Lesotho has become the first African country to grant a license for medicinal marijuana. The country’s health ministry licensed Verve Dynamics, a South African company that describes itself as “a vegan friendly manufacturer of highly purified botanical extracts and specialty ingredients.”
Lesotho’s decision to view marijuana as a source of national revenue rather than petty crime marks a shift in a region where marijuana is widely used and regularly exported across borders. The first of its kind, it’s unclear how many ordinary people could benefit from the legal manufacturing project but it could become a model for the rest of the continent to tap into the lucrative global marijuana industry. The challenge, however, would be to regulate the industry, an area where few African countries excel.
The health ministry’s decision positions Lesotho as “as a pioneer on the African continent” in extracting technologies and in developing the marijuana industry on the continent, Verve Dynamics said in a statement. The company did not respond to a request for comment to confirm the exact date the license was granted.
Lesotho, the mountainous country of over just 2 million and entirely surrounded by South Africa, is uniquely placed to “produce large volumes of high quality, low cost cannabis and hemp due to its expertise in high altitude cultivation,” the statement said.
Lesotho’s farmers have already been growing weed for the consumption at home and across the border in South Africa. With high levels of poverty, many small-scale farmers in Lesotho grow marijuana among their maize crops to export to South Africa. Similarly, in Swaziland, Africa’ last and impoverished monarchy, growing marijuana and exporting it to South Africa has sustained many families, despite being illegal.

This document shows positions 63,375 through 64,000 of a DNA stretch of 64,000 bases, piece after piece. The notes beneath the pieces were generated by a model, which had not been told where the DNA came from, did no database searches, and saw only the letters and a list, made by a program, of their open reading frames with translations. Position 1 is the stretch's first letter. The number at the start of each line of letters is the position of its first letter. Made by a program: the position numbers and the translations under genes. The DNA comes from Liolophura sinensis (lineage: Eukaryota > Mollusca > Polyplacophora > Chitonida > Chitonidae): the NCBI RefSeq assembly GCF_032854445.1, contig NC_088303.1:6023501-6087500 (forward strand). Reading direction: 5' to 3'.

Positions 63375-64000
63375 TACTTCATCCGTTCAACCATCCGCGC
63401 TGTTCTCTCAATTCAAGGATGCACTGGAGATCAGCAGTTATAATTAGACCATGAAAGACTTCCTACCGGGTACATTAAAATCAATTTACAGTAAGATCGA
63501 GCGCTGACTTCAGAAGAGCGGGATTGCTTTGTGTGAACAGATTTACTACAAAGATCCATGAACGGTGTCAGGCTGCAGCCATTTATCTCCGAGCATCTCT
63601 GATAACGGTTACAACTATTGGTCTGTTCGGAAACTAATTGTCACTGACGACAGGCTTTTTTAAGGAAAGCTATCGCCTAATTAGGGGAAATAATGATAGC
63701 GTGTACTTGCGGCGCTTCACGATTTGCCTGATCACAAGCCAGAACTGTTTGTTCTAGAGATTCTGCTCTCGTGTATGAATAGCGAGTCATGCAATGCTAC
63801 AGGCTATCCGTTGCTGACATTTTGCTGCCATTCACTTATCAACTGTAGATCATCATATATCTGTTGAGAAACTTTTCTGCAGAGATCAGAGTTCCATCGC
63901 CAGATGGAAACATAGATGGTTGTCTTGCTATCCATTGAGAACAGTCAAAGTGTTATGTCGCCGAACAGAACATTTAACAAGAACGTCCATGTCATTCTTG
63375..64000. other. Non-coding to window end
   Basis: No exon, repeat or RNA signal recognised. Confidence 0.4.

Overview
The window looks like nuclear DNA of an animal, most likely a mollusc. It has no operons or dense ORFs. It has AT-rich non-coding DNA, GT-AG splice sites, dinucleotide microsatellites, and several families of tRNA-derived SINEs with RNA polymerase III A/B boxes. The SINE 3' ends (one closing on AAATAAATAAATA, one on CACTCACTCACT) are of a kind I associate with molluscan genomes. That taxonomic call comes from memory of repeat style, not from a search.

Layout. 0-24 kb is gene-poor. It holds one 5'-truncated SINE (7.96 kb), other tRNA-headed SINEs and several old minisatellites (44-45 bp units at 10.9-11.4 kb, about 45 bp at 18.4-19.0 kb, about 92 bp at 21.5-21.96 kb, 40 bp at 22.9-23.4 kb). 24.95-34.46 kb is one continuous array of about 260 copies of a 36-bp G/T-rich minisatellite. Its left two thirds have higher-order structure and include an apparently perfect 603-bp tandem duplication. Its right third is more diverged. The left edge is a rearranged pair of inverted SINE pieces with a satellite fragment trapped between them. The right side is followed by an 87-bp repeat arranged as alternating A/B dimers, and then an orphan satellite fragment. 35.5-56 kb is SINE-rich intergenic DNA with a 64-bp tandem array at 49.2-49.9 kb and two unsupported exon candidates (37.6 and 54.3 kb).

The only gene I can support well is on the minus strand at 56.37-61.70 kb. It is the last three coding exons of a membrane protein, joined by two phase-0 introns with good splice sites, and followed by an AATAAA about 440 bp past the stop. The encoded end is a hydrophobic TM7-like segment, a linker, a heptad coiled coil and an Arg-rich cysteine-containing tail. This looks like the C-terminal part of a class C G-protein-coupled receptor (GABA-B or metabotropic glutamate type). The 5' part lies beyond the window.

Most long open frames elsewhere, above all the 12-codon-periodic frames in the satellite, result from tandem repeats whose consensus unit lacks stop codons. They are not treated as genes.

Malawi has also figured it out that it would be more lucrative to legalize chamba, their local word for the plant and is currently considering legalizing the milder species, hemp. Zimbabwe is also considering legalizing cannabis after a Canadian firm approached the Zimbabwean government for a license to produce mbanje, Zimbabwe’s word for marijuana.
Many expected South Africa would be the first to legalize marijuana after a terminally ill politician begged parliament to legalize his use of marijuana to ease his suffering from cancer. Mario Oriani-Ambrosini died in 2014, nearly three years before a court ruled in favor of the home-use of dagga, the local term for marijuana.
Still, weed is not yet fully legal in South Africa. South Africans cannot legally cultivate, sell or smoke marijuana, and how the court ruling applies is still somewhat vague. Julian Stobbs and Myrtle Clarke, the so-called“dagga couple” have become the face of the legal battle for full marijuana legalization currently being heard in South African courts.
There is a global precedent for legalizing the herb under state regulation. The legal weed market in the United States, for example, generated $6.7 billion and has become one of the fastest growing industries since 29 states legalized medicinal marijuana. In Africa, selling marijuana could be a windfall.